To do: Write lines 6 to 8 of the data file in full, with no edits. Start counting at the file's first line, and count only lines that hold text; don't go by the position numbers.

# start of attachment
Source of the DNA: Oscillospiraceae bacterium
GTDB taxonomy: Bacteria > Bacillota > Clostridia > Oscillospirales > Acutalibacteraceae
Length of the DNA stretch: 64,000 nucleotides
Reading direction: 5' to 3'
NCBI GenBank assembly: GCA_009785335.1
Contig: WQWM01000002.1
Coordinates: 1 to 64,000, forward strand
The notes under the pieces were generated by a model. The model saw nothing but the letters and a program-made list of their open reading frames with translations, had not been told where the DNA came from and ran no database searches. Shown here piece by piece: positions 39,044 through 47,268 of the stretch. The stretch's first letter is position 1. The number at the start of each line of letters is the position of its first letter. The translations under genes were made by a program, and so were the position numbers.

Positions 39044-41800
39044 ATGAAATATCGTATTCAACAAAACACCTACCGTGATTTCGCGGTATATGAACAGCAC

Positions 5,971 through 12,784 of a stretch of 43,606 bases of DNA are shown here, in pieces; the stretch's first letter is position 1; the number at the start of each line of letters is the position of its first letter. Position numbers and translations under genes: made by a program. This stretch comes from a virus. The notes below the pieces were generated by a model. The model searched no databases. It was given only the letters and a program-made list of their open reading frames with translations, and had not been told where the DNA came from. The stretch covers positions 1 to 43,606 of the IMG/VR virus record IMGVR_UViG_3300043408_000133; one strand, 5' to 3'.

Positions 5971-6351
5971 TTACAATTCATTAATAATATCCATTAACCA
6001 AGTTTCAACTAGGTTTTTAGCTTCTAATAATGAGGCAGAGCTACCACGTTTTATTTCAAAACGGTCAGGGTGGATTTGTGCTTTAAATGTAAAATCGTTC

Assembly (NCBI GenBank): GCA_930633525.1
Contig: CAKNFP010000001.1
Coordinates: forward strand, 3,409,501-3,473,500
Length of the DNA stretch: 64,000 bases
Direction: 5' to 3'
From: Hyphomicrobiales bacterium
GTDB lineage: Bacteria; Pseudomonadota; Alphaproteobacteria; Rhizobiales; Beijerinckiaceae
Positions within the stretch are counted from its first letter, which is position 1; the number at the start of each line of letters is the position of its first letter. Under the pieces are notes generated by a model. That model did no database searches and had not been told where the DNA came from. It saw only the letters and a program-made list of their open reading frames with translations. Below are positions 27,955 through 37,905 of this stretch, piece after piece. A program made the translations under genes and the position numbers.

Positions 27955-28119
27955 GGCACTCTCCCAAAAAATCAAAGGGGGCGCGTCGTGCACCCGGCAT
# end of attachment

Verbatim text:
Contig: WQWM01000002.1
Coordinates: 1 to 64,000, forward strand
The notes under the pieces were generated by a model. The model saw nothing but the letters and a program-made list of their open reading frames with translations, had not been told where the DNA came from and ran no database searches. Shown here piece by piece: positions 39,044 through 47,268 of the stretch. The stretch's first letter is position 1. The number at the start of each line of letters is the position of its first letter. The translations under genes were made by a program, and so were the position numbers.